How Ohio State’s Defensive Line, Cornerbacks Work Together to Form One of College Football’s Top Defenses

By Tim Shoemaker on November 19, 2015 at 8:35 am
Ohio State's defense jogs off the field against Illinois.

Gareon Conley was in the middle of explaining the importance of the cornerbacks in Ohio State’s defense when he was proposed with a question. What position group is more important, the pass-rushing defensive line or the corners?

“It’s the same,” Conley said. “Defensive ends, we get them sacks and they get us picks. It goes hand in hand.”

For the Buckeyes’ defense, that certainly seems to be the case.

Ohio State puts its cornerbacks in a lot of one-on-one situations and demands they shut down opposing wide receivers as they aren’t given much help. The defensive line is tasked with getting pressure on the quarterback so those corners aren’t left out on their islands for an extended period of time.

Everything works together.

“If you have bad corners, you are really restricted in what you’re doing in our base defense,” head coach Urban Meyer said. “It’s really evolved to do you have corners that can hang up in our style of defense? Then, obviously the D-line, too.”

The Buckeyes are currently ranked eighth nationally in pass defense, allowing just 171.6 yards per game through the air and are ninth in the country in total defense, surrendering only 298.4 yards per contest. Conley and fellow cornerback Eli Apple are obviously a huge part of that, but both also admitted it’s much easier for them to try and contain wide receivers if Ohio State’s defensive line is getting to the quarterback.

Co-defensive coordinator Chris Ash agreed, saying when the Buckeyes’ front four is applying pressure, things become much easier for the defense as a whole and for the coaching staff trying to put together a game plan.

“It helps,” Ash said with a smile. “I think every defensive coach out there, if you’re going to build your defense you want to start up front and build it from the inside out with the defensive line being first.”

“Fortunately here, in my two years here, we’ve had a pretty disruptive defensive line and that has been continuing here as we go through the season. It’s getting better, but yeah, it makes everything a little bit easier if you know you can hold the point and get after the quarterback.”

Ohio State's defensive line has been pretty effective at doing just that this season, too. Joey Bosa, Tyquan Lewis, Adolphus Washington and Co. have made things extremely difficult for opposing quarterbacks.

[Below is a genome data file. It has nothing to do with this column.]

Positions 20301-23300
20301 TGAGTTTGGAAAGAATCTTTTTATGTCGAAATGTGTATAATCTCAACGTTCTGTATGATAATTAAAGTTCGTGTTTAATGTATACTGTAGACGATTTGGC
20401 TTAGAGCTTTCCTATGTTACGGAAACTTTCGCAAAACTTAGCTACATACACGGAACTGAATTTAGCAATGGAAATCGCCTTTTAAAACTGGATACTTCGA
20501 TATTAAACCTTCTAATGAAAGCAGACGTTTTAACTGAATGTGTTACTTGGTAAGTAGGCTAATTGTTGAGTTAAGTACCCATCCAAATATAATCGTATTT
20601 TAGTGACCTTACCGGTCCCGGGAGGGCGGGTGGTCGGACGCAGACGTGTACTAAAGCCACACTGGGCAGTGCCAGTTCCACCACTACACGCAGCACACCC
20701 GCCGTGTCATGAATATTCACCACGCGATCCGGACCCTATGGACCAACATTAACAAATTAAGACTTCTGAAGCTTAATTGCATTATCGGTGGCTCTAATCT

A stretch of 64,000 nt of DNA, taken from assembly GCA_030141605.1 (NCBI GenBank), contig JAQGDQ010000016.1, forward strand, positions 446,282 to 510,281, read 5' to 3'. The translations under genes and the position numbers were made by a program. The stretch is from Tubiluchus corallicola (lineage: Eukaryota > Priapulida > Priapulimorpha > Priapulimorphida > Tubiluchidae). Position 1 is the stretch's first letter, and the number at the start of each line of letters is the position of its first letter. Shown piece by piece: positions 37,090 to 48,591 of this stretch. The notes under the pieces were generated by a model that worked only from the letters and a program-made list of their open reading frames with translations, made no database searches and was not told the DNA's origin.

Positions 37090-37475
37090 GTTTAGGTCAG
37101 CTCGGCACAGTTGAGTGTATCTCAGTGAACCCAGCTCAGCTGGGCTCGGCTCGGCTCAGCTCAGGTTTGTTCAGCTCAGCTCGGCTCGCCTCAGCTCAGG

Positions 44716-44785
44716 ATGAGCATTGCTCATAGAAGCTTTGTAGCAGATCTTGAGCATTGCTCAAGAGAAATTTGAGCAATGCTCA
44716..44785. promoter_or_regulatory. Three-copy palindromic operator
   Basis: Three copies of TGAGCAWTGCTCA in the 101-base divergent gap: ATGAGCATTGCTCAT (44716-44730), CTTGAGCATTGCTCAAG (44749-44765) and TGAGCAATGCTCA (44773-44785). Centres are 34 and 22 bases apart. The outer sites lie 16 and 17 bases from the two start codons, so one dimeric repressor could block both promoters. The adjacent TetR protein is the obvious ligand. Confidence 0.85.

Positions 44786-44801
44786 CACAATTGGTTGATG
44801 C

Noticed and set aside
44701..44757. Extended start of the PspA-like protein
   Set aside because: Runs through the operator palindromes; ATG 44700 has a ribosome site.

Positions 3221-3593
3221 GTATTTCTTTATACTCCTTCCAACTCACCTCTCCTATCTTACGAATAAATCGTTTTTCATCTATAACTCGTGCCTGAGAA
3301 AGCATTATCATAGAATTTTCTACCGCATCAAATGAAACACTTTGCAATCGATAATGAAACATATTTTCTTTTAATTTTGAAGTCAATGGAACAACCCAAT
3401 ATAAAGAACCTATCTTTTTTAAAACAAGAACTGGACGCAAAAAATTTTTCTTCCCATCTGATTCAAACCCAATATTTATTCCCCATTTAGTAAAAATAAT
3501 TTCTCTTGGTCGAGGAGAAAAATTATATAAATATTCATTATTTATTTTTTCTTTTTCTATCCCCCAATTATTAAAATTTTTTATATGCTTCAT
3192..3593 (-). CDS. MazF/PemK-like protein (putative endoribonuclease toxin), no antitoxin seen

“That’s the main thing about playing defensive line is getting penetration and being disruptive up front," Lewis said. "It benefits everybody that’s playing behind you."

Perhaps nobody on the field for Ohio State’s defense has a better view of things than Raekwon McMillan, the Buckeyes’ middle linebacker who is, well, right in the middle of things. McMillan is able to see how the defensive line in front of him harasses quarterbacks while also getting a first-person view of the secondary clamping down on wide receivers.

“Eli and Gareon do a great job locking down the No. 1 receivers to the boundary and to the field so that’s just one less thing that we have to worry about,” McMillan said. “Their level of competitiveness really raises the competitiveness of the whole defense and they do a great job in there.”

Ash’s scheme was installed prior to the 2014 season when he was brought to Columbus to fix what had become a broken pass defense. It’s been somewhat of a remarkable turnaround in just two short seasons.

It’s not all been done in the secondary, though. Ohio State’s defensive line is equally responsible for the success.

“We play man-to-man because they have confidence in me and Eli to play man-to-man, but that also comes with guys stopping the run,” Conley said. “Our D-line and our front seven are real good at getting to the quarterback so they help us get picks.”

“We all fit together.”

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